More than 200,000 people might be driving illegally in Colorado, and such drivers were involved in crashes that caused nearly one-fourth of all state traffic deaths last year, state auditors reported last week. State legislators requested the audit after Francis Hernandez, an unlicensed driver unlawfully in the United States, was accused of speeding through traffic, hitting another vehicle and killing three people in Aurora, including a 3-year-old in an ice cream shop, in September 2008.

ambulance.jpgIn 2008, the auditors reported, only seven states had a higher percentage of fatal crashes involving drivers who lacked valid licenses. Fourteen percent of all drivers involved in fatal Colorado traffic accidents were “problem drivers” like Hernandez — either unlicensed or driving with a revoked or suspended license.
Hernandez was both. Not only did he lack a valid license, the Colorado Division of Motor Vehicles had also revoked his right to drive.
Statewide, 548 people died in traffic crashes last year. The auditors reported that drivers without valid licenses were involved in crashes that killed 130, or 24 percent of all deaths.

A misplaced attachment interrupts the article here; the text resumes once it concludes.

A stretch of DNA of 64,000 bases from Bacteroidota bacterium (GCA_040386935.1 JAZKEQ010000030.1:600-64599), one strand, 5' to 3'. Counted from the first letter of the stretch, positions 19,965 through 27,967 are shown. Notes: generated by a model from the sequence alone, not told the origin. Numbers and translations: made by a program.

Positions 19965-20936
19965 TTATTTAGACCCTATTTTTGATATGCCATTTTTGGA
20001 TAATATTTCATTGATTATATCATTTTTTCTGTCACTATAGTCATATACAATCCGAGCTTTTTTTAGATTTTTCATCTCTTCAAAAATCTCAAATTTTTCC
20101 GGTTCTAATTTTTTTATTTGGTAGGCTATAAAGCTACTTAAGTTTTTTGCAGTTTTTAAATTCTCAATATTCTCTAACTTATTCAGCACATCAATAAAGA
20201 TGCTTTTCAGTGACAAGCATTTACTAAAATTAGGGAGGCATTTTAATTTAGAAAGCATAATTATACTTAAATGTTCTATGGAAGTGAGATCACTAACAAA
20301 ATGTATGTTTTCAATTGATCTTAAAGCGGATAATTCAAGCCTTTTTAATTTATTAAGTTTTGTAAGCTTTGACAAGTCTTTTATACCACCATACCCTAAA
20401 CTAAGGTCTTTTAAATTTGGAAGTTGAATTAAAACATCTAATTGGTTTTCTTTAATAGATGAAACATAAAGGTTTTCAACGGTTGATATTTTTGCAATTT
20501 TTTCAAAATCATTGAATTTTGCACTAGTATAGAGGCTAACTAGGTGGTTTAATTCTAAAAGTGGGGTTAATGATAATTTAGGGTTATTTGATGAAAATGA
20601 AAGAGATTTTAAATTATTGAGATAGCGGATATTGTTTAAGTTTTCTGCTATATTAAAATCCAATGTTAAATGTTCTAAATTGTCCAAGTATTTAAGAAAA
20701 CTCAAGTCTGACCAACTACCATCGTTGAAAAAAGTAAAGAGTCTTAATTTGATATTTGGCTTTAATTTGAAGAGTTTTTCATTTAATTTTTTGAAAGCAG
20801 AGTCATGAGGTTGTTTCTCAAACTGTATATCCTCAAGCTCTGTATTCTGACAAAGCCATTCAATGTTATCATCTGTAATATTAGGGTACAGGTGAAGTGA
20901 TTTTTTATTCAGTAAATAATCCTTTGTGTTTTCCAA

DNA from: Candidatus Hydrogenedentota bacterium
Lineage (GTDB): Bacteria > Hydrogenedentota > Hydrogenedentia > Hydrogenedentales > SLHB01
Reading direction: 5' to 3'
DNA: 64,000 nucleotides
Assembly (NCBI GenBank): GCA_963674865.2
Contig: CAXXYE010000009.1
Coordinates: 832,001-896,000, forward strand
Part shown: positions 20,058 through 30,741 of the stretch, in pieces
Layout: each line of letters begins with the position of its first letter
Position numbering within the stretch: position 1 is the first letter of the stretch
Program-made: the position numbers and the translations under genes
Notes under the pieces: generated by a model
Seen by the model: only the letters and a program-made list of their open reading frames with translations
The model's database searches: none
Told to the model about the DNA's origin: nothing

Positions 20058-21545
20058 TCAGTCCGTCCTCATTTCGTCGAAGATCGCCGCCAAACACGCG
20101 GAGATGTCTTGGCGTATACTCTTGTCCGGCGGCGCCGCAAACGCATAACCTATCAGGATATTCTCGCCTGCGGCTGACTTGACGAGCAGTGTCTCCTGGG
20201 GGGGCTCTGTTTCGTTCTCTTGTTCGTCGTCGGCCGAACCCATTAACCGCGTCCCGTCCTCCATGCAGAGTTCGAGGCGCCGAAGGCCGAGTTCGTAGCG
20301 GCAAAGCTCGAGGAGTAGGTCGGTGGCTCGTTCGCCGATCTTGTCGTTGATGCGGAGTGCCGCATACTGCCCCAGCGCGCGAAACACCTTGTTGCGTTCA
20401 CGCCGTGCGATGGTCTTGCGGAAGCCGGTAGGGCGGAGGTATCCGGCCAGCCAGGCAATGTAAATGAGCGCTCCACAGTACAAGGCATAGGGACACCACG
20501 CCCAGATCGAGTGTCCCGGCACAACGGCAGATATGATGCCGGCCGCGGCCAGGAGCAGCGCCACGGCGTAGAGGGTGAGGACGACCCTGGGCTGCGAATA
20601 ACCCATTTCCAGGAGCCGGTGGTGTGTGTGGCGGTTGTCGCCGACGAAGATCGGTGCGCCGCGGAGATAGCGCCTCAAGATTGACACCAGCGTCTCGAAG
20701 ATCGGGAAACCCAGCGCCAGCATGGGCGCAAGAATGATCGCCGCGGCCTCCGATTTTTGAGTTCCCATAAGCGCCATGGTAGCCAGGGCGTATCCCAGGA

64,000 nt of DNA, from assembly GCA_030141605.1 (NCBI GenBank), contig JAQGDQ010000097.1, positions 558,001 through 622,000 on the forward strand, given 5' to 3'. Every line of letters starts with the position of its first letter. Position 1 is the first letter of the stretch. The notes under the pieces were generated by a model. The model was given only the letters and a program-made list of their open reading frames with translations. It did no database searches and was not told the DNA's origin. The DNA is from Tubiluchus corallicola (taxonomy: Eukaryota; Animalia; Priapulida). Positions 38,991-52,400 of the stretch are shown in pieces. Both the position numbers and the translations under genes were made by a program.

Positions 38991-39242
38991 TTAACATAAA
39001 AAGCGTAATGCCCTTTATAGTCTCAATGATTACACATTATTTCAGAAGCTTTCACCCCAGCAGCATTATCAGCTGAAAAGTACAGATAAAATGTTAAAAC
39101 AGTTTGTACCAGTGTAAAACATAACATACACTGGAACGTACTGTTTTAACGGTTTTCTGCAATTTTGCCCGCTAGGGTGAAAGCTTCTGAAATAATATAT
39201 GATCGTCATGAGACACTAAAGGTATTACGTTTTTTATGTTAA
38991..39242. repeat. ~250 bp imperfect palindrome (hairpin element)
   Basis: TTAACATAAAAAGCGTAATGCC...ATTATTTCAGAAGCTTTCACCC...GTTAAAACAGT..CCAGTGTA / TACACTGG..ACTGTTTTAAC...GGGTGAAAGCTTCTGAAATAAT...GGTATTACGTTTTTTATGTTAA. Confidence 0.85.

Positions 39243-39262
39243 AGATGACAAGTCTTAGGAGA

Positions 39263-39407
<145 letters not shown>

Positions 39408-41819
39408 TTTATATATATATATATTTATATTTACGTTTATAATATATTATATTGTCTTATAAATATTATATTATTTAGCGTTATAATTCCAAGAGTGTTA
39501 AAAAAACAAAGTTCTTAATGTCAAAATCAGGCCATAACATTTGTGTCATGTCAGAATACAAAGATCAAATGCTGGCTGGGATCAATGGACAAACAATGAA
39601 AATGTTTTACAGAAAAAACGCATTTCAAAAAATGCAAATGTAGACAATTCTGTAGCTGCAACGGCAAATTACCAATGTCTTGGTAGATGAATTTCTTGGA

One of the major problems is that as many as three-fourths of drivers whose licenses are suspended or revoked keep driving. Division of Motor Vehicles records show that since 1992, 2,620 drivers have been convicted of driving under restraint in Colorado at least five times.
Hernandez, who was 23 at the time of the Aurora crash, had been jailed eight times for prior traffic offenses and misdemeanors. However, the felony charge can be invoked only after three major traffic violations, such as drunken driving, in seven years, followed by another arrest for another major violation.
The auditors did not prescribe a plan to keep problem drivers off the road. They did list a range of strategies used in other states, from impounding vehicles or license plates to putting special stickers on cars that have been driven by people without valid licenses.
“House arrest” by electronic monitoring was noted by the report as one means of controlling problem drivers without driving up jail costs.
On the bright side, Colorado has succeeded in reducing traffic deaths in recent years. From 2000 to 2007, Colorado’s traffic fatality rate improved from 29th best in the nation to 13th

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